A low-income family can own a car in S’pore if it meets their needs

It is the necessity of the situation.

By Guan Zhen Tan | November 30, 2017

Singapore plans to achieve zero car growth in the coming year.

This will make Singapore more of a car-lite than car-less society, since new cars will ply the roads as long as older cars get de-registered.

Talking Point

In a recent episode of Talking Point, which is available on Toggle, it was highlighted that not relying on a car might prove difficult for some families who depend on it for their everyday activities.

And one such family is the Han family, featured as a low-income family making S$3,000 a month but spends S$500 to upkeep their car, which they bought second-hand.

Explaining the difficulties of travelling with two young children on public transport, their take is that they will not give up their car for anything — as yet.

The video and article on this topic explored facts and statistics, such as the decreasing likelihood of someone taking the MRT the further they live away from it, along with bringing up the concerns of a beleaguered public transport system facing the challenges of an increasingly car-lite society.

This resulted in a heated debate online.

Depending on how angry you are you see it,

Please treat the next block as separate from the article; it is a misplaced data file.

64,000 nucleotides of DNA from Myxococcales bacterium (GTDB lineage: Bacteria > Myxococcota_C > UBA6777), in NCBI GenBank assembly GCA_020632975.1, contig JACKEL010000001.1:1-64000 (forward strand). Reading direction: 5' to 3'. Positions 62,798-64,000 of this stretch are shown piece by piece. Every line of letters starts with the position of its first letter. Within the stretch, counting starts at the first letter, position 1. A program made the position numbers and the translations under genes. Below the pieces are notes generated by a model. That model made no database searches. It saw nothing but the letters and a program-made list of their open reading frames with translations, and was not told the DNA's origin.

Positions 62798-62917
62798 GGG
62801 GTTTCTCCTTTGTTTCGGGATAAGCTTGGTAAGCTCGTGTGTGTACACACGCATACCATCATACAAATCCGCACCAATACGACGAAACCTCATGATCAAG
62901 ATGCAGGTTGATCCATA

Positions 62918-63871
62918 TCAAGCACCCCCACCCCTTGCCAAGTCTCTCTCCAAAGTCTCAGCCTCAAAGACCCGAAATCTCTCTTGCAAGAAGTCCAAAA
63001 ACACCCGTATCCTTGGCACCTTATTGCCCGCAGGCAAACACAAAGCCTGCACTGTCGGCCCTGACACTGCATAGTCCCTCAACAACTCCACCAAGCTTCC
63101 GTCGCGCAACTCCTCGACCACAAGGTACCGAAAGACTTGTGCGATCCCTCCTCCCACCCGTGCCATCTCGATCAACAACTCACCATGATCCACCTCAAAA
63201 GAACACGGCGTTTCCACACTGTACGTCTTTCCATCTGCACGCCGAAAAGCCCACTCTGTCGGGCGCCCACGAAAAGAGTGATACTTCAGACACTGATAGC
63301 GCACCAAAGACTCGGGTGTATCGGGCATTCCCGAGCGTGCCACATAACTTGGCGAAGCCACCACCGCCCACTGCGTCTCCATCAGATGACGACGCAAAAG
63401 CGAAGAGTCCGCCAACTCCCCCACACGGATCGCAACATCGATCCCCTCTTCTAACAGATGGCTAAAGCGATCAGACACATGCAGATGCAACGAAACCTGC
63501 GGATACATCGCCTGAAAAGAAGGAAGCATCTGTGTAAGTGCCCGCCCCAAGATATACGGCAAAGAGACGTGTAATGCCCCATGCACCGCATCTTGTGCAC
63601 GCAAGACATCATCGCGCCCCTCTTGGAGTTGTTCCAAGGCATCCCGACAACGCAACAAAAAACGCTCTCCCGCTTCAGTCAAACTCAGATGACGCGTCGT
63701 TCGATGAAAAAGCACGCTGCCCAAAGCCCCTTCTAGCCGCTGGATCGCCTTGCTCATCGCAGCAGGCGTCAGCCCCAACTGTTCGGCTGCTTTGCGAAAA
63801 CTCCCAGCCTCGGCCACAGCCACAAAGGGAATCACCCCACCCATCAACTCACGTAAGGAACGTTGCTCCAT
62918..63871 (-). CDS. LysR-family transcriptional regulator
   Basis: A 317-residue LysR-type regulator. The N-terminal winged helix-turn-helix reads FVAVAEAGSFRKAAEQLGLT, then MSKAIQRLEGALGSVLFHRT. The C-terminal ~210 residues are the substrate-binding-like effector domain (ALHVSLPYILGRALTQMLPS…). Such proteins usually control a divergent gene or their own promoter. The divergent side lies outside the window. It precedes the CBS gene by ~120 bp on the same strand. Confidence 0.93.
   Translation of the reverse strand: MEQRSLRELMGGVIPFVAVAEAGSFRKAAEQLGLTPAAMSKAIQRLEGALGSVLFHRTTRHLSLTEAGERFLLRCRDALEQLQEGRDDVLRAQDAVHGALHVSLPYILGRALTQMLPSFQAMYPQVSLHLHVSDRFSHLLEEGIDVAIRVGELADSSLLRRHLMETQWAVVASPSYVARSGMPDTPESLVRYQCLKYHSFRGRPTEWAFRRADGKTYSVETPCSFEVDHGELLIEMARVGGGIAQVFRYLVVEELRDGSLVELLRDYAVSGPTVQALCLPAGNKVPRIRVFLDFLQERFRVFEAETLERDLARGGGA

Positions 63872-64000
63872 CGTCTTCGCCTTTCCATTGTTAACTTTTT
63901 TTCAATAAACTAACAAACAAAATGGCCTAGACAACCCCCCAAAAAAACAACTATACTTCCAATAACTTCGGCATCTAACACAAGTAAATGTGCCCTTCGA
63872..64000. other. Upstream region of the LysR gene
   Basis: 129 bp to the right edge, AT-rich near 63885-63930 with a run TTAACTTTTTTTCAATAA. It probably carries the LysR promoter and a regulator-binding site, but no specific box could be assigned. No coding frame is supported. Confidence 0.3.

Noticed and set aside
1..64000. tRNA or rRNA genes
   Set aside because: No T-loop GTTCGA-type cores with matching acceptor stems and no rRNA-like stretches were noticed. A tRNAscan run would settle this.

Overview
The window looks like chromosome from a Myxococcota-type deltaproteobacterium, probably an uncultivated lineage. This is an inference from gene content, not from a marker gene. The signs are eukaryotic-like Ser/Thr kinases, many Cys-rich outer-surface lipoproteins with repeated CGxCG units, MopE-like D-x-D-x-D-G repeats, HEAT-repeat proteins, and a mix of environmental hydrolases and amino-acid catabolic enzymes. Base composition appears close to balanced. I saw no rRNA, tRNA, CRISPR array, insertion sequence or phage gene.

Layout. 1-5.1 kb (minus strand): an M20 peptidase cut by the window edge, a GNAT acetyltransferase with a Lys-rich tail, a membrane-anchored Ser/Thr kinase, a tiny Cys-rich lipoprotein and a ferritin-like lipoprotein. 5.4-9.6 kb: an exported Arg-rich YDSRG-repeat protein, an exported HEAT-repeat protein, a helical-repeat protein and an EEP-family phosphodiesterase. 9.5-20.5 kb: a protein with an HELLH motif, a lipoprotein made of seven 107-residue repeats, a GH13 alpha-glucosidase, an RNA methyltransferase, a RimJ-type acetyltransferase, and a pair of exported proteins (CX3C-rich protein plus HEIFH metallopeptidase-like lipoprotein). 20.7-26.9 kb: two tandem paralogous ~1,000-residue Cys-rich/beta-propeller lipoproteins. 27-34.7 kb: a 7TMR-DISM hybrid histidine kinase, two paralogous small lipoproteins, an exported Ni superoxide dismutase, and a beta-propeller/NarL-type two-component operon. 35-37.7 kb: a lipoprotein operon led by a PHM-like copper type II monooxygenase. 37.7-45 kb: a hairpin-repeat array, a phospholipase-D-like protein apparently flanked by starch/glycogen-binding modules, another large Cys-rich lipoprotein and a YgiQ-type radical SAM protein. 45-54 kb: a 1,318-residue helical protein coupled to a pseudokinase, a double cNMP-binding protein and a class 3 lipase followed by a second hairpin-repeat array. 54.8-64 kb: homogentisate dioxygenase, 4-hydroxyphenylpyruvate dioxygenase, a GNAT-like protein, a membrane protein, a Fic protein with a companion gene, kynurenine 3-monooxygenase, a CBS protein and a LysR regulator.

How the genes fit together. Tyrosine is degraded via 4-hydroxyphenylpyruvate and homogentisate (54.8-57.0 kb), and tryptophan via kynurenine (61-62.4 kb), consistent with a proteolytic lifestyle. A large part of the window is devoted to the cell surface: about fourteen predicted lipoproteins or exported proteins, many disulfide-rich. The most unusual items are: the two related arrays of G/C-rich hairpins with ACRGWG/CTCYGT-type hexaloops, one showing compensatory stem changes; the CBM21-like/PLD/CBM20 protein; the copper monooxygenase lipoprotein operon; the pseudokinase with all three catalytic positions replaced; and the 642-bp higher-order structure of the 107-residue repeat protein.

1) You should not be owning a car when you’re from a low-income group or
2) It’s unusual, but maybe we can empathise with why this family is going against “the norm”

Public Transport not the best

Those who defended the Han family’s decision on sticking to driving, empathised with the family’s difficulties.

This is especially understandable as a family with young kids will likely have multiple things to carry when they head out and family time should be spent doing things and not sticking it out in long public transport rides.

Combine this fact with how bigger families usually have elderly folks tagging along, the need for a car is justifiable.

No car, no problem

While giving up driving might seem daunting, some mentioned from personal experience that it was much easier than previously thought.

And they might indeed be giving the right advice — at least to those planning on buying a car given the hefty financial burden to undertake.

According to an interview with a car dealer, COE prices could possibly rise by 15 to 20 percent due to the zero car-growth from February 2018 onwards.

Should the infrastructure and transport facilities begin to improve and catch up, that would perhaps make not owning a car more attractive an option.

However, it is also suggested that those who need to give up on car ownership are either retirees or people who drive for the sake of themselves, rather than the necessity of ferrying family members around.

This implies that those who still have a need for owning cars aren’t necessarily judged to be wasteful or pampered.

Nevertheless, even though some may chastise the Han family for owning a car, one comment rightly pointed out that different people have different situations and have reasons for the choices they want to make.

Top image via Talking Point on Toggle

Here’s a totally unrelated but equally interesting story:

Mums share their experience in helping their kids go cashless

About Guan Zhen Tan

Guan Zhen is a serial doodler with multiple pens with her wherever she goes. She loves listening to Visual Kei bands, Jamiroquai and random songs from the future-funk genre.

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